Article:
high metabolic rate- depends on continous supplu of oxygen and glucose

    • Plasma membranne functions in
    • -electrical signaling
    • -cell to cell interactions during development
  12. Structual classification of neurons
    • 1. Multipolar- 1 axon and several dendrites
    • -most abundant (more than 99% in humans)
    • -motor neurons and interneurons

    • 2. Bipolar- 1 axon and 1 dendrite
    • -rare, ex: retinal neurons

    • 3. Unipolar(pseudounipolar)- single short process that has 2 branches:
    • peripheral process- more distal branch, often associated with a sensory receptor
    • central process- branch entering the CNS
  13. Functional classification of neurons
    • 1. sensory (Afferent)
    • -transmit impulses from sensory receptors towards CNS

    • 2. Motor (efferent)
    • -caarry impulses from the CNS to effectors

    • 3. Interneurons (association neurons)
    • -shuttle signals through the CNS pathways; most are entirely within the CNS
    • -make up over 99% of neurons in the body
    • -lie b/t motor and sensory neurons
  14. Graded Potentials
    Occur when a stimulus causes gated ion channels to open

    magnitude varies directly (graded) with stuimulus strength

    decrease in magnitude with distance as ions flow and diffuse through leakeg channels

    short distance signals
  15. The synapse
    post synaptic neuron--transmits impulses away from the synapse (reciever)

    presynaptic neuron--transmits impulses toward the synapse (sender)
  16. Chemical Synapse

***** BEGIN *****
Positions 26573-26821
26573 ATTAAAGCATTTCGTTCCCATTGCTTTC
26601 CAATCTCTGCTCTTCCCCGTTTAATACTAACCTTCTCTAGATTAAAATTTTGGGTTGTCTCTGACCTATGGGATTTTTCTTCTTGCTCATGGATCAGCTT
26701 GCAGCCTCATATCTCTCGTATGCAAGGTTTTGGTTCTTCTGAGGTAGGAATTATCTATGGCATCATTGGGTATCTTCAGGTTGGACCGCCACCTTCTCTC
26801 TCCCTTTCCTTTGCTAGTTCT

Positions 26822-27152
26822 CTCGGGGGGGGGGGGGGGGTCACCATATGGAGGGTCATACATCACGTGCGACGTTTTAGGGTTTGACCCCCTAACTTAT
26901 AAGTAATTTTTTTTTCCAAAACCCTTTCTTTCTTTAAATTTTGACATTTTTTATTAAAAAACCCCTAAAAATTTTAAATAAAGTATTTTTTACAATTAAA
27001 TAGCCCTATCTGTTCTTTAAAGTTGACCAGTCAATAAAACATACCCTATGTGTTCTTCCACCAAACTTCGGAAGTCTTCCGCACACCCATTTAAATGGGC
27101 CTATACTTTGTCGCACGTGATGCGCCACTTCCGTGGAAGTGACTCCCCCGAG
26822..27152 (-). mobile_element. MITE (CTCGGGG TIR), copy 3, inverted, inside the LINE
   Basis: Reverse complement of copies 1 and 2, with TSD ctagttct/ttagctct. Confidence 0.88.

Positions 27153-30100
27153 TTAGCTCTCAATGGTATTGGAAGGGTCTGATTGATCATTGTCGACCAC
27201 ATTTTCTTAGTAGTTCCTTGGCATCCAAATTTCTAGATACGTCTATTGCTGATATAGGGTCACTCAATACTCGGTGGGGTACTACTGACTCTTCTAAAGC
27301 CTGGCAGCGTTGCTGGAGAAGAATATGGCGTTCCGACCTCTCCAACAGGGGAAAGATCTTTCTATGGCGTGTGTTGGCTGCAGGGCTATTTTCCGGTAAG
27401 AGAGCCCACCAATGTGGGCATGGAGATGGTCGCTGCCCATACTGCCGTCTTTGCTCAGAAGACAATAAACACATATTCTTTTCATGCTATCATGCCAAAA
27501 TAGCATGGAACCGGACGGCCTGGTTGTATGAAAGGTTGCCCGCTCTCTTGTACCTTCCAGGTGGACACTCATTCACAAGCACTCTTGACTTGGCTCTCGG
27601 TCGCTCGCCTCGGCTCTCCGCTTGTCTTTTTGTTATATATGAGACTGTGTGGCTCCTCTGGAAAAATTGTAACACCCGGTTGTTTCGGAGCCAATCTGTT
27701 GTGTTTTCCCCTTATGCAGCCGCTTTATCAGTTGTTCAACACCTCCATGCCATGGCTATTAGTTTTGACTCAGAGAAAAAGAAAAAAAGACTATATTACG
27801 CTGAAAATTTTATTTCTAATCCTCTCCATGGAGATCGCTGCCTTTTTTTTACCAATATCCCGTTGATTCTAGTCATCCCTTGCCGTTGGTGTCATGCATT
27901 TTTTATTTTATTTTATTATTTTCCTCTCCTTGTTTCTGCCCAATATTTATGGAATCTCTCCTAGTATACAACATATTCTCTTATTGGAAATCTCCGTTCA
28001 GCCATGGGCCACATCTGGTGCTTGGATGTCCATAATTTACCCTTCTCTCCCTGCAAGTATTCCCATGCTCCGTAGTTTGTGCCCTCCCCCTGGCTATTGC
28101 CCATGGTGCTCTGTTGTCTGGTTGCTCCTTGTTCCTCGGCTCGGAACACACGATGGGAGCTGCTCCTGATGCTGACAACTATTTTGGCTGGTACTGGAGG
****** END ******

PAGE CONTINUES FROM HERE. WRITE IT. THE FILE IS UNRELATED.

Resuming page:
1. AP reaches the axon termial

    2. voltage gaed Ca2+ channels open and Ca2+ enters the axon terminal

    3. Ca2+ entry causes neurotransmitters containing synaptic vesiscles to release their contents by exocytosis

    4. neurotransmitter diffusions across the synaptic cleft and binds to synaptic receptors on the postsynaptic membrane

    5. binding of neurotransmitter opens ion channels, resulting in graded potentials
  17. Postsynaptic potential (a type of graded potential)
    • Excitatory (EPSP)
    • -short distance
    • -depolarization that spreads to axon hillock
    • -moves membrane potential toward threshhold for generation of AP
    • -neurotransmitter binds to and open chemicalle gated channels that alllow simultaneous flow of Na+ and K+, but Na+ flow is greater, causing depolaraization (toward an AP)

    • Inhibatory (IPSP)
    • -short distace
    • -hyperpolarization that spreads to axon hillock
    • -moves membrane potential away from the threshhold for an AP
    • -neurotransmiter binds to and opens channels for K+ or Cl-, creating a hyperpolarization
  18. Neuotransmitter direct action
    neurotransmitte binds to channel-linked receptor and opens ion channels

    promotes rapid responses

    ex: Ach and amino acods
  19. Neuotransmitter indirect action
    Neurotransmitter binds to a g-protien linked receptor and acts through an intracellular second messenger

    promtotes long lasting effects
  20. G-protien mechanism
    1. neurotransmitter (1st messenger) binds and activates receptor

    2. receptor activates G protiens

    3. G protien activates adenylate cyclase

    4. adenylate cyclase converts ATP to cAmp (2nd messenger)

    5a. cAMP changes membrane permeability by opening or closing ion channels

    5b. cAMP activates enzymes

    5c. cAMP activates specific genes
  21. Reflex arc
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Lecture nervous system and tissue
Lecture nervous system and tissue